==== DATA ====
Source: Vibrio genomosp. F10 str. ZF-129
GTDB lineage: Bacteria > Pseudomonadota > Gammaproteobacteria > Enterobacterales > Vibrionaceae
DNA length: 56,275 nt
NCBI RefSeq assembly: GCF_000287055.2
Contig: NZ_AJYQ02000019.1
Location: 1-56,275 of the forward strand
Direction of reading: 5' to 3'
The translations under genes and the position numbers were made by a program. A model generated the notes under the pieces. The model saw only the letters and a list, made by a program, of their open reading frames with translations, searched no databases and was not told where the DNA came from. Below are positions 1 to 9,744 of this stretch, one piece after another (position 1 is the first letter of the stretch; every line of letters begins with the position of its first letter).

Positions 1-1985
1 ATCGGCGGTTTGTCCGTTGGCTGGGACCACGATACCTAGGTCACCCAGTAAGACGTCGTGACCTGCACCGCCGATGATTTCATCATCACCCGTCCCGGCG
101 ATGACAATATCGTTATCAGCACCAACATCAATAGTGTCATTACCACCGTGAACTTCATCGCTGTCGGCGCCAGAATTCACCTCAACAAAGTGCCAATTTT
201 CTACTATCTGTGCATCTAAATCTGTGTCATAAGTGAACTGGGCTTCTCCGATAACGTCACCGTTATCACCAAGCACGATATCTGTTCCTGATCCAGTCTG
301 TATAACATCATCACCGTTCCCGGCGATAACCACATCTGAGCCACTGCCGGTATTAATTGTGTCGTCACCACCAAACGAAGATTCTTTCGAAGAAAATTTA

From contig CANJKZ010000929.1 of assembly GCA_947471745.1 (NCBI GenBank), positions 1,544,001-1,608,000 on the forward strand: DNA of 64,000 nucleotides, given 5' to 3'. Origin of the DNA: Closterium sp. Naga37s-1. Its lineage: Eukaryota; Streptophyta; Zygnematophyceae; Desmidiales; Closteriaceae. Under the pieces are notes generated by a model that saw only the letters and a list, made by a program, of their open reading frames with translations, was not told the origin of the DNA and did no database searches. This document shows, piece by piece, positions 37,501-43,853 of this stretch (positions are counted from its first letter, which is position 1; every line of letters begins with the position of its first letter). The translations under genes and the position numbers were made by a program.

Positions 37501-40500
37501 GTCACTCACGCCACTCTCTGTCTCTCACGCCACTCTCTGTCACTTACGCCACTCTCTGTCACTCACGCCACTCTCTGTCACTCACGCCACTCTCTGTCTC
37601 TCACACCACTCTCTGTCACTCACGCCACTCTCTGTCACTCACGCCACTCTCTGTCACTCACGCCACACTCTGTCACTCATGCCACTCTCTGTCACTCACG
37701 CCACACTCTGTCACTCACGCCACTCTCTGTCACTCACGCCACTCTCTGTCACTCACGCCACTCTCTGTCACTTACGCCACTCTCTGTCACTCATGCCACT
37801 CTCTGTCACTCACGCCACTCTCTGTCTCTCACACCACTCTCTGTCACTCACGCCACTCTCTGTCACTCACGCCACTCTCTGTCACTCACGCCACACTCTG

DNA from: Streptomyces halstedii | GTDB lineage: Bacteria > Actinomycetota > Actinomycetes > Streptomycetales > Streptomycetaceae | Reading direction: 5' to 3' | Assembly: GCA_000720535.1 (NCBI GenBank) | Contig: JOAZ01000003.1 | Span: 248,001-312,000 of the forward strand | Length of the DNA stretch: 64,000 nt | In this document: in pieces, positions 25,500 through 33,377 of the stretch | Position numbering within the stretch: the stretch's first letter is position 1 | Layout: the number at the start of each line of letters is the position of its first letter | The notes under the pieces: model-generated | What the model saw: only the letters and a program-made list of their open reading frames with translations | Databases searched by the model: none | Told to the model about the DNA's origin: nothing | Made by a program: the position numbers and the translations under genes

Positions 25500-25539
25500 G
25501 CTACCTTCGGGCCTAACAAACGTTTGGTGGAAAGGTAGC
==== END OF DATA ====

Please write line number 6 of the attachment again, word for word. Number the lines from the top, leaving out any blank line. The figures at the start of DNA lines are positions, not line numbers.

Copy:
Location: 1-56,275 of the forward strand